Language English |
RegionGlobal | APAC

Emerge Global Reach

Asia

pin China English
|
Chinese
pin India English
pin Indonesia English
|
Indonesian
pin Japan English
|
Japanese
Russia English
|
Russian
pin Singapore English
|
Chinese S

Europe

pin Czech Republic English
|
Czech
France English
|
French
Germany English
|
German
pin United Kingdom English

The Americas

Canada English
|
French
Latin America English
|
Spanish
pin United States English

Australia

Close up of businessman using a laptop with graphs and charts on a laptop computer.

Pre-employment tests are becoming increasingly popular hiring tools, as they are seen to be a reliable and effective method of narrowing down the best candidate for the job. However, as they can be used to discriminate against certain groups, they are subject to the laws set by the Equal Employment Opportunity Commission (EEOC).  

Employers need to understand what these laws have to say about pre-employment tests and how they should be used to ensure fair hiring practices. This article will discuss the legal implications of using pre-employment tests in the hiring process and the steps employers should take to ensure compliance with the EEOC. 

What are pre-employment tests? 

Pre-employment tests are assessments that are used to evaluate a job candidate’s skills, abilities, and traits before an employment offer has been made. These tests are most often administered via computer, but they can also be administered via paper and pencil. They are used to assess everything from a candidate’s personality traits to their knowledge of certain job-specific skills. Pre-employment tests are most often used in technical fields where there are specific competencies required for a position. In addition to assessing skills and abilities, these tests can also be used to assess a candidate’s personality traits. For example, an employer may administer a personality test to determine if a candidate has the right fit for the position and the company culture.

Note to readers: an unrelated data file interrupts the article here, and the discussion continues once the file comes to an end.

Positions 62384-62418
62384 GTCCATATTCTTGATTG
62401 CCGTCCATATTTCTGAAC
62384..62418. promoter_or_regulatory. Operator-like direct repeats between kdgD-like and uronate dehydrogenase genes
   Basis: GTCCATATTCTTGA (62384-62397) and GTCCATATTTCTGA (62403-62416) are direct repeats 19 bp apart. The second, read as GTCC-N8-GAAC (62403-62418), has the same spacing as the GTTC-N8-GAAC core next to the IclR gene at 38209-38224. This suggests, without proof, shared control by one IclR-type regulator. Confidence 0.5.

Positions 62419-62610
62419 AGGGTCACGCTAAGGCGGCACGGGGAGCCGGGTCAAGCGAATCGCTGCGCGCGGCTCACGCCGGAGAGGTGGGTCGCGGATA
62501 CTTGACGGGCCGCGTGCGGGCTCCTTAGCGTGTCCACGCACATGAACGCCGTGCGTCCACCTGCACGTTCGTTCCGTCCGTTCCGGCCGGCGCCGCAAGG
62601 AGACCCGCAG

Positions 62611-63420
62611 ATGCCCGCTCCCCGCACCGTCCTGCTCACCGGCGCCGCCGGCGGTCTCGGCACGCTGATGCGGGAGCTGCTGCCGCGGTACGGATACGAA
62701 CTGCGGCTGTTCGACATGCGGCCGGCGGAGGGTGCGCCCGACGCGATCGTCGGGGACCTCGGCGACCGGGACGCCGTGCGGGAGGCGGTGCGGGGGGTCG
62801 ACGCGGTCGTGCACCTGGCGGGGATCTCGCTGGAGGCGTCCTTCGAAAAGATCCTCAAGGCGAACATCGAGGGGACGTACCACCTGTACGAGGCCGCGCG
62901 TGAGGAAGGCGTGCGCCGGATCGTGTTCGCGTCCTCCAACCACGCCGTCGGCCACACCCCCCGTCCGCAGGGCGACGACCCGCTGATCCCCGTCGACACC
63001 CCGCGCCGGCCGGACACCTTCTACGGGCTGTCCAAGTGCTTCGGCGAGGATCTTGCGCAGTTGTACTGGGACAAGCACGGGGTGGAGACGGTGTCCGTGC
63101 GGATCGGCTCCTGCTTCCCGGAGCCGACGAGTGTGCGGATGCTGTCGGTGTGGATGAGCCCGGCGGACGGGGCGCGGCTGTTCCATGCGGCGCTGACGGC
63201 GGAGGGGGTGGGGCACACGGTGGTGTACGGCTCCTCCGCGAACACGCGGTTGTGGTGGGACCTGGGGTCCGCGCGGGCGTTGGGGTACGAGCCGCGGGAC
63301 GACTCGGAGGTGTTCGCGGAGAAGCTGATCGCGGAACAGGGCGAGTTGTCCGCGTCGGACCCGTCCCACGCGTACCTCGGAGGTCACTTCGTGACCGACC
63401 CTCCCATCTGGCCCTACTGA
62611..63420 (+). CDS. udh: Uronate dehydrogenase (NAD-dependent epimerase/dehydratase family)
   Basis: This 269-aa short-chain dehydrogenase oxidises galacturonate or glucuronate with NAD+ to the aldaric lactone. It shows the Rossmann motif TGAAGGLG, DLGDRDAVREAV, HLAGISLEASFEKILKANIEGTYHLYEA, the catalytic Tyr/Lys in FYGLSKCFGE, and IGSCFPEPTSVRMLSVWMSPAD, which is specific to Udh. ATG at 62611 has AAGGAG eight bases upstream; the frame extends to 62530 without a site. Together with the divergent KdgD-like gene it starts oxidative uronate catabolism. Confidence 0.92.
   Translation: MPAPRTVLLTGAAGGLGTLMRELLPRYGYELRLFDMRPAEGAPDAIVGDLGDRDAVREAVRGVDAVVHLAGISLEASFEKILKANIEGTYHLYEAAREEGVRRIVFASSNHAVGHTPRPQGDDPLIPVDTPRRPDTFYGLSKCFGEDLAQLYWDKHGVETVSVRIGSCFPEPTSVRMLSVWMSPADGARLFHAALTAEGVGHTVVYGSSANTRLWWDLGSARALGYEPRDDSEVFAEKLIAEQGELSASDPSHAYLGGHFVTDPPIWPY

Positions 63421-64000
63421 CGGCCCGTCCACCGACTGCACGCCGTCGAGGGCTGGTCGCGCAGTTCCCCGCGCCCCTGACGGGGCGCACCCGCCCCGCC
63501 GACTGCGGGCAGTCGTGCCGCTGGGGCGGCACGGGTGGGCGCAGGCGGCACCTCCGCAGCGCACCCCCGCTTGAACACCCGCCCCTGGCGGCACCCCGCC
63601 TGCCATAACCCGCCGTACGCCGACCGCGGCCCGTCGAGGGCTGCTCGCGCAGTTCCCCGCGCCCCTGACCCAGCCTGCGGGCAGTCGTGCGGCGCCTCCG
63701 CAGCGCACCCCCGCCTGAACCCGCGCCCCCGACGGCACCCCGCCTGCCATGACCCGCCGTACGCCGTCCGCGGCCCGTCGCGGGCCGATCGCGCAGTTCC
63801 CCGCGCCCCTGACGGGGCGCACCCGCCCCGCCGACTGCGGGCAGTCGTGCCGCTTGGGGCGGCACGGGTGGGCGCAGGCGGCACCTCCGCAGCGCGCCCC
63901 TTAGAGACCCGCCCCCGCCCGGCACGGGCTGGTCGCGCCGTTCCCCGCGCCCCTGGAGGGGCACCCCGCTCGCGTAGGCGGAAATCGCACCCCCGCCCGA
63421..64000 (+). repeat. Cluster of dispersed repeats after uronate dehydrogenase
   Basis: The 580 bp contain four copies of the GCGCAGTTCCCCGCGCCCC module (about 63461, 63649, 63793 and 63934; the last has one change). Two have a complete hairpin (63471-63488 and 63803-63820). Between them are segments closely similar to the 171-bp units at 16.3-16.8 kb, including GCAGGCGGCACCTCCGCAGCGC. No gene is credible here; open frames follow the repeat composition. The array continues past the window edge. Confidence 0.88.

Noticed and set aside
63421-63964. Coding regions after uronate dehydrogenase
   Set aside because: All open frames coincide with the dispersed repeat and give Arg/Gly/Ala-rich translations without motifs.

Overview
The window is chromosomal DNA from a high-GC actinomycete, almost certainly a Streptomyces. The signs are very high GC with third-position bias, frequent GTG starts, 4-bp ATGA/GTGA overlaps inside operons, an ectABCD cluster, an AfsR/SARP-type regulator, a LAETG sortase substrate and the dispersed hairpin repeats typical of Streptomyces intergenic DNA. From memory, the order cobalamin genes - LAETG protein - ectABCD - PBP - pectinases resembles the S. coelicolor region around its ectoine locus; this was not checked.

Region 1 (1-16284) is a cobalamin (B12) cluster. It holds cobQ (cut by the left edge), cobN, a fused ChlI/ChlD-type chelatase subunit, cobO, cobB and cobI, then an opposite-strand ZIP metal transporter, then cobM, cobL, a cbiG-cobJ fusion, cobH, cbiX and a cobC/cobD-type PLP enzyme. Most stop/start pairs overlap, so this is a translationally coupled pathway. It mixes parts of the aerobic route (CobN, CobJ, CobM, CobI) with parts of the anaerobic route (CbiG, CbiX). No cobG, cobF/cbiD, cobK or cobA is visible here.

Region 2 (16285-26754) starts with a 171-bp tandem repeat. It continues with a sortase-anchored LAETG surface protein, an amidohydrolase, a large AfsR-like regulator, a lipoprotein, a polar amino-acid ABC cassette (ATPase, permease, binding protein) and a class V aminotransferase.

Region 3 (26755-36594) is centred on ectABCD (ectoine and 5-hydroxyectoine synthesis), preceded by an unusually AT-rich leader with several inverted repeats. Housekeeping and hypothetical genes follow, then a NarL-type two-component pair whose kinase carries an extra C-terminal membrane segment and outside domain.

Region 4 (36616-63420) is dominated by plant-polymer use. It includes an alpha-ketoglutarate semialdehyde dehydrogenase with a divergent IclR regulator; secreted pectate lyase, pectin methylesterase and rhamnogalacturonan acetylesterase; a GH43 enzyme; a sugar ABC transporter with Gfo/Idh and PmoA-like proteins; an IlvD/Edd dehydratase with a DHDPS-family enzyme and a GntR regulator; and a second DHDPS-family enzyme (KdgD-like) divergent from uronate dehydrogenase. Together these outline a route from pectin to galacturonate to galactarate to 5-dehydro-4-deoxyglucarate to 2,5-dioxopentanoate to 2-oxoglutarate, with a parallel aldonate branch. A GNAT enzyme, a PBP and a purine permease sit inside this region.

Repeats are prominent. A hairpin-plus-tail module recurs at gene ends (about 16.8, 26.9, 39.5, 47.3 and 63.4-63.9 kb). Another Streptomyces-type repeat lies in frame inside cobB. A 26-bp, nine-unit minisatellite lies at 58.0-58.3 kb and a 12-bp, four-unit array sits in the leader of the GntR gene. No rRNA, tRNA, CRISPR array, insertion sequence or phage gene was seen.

EEOC and pre-employment tests 

The EEOC is an organization that was established to ensure that all candidates, regardless of race, ethnicity, gender, religion, sexual orientation, etc. are treated fairly when applying for a job or are employed by an employer. The EEOC has two very important pieces of legislation that pertain to pre-employment tests. The first is the Uniform Guidelines on Employee Selection Procedures, which was established in the 1970s.  

The second is the Revised Enforcement Guidance on the use of Acceptable Employment Screening Tools, which was established in 1999. These two pieces of legislation are very important for employers to understand, as they dictate how pre-employment tests can be used and what types of tests can be administered. 

Understanding EEOC’s laws 

The first piece of legislation, the Uniform Guidelines on Employee Selection Procedures, was designed to ensure that any tests used by employers during the screening process are valid and reliable. In other words, they must be able to accurately predict what will happen if a candidate is hired and put into the position.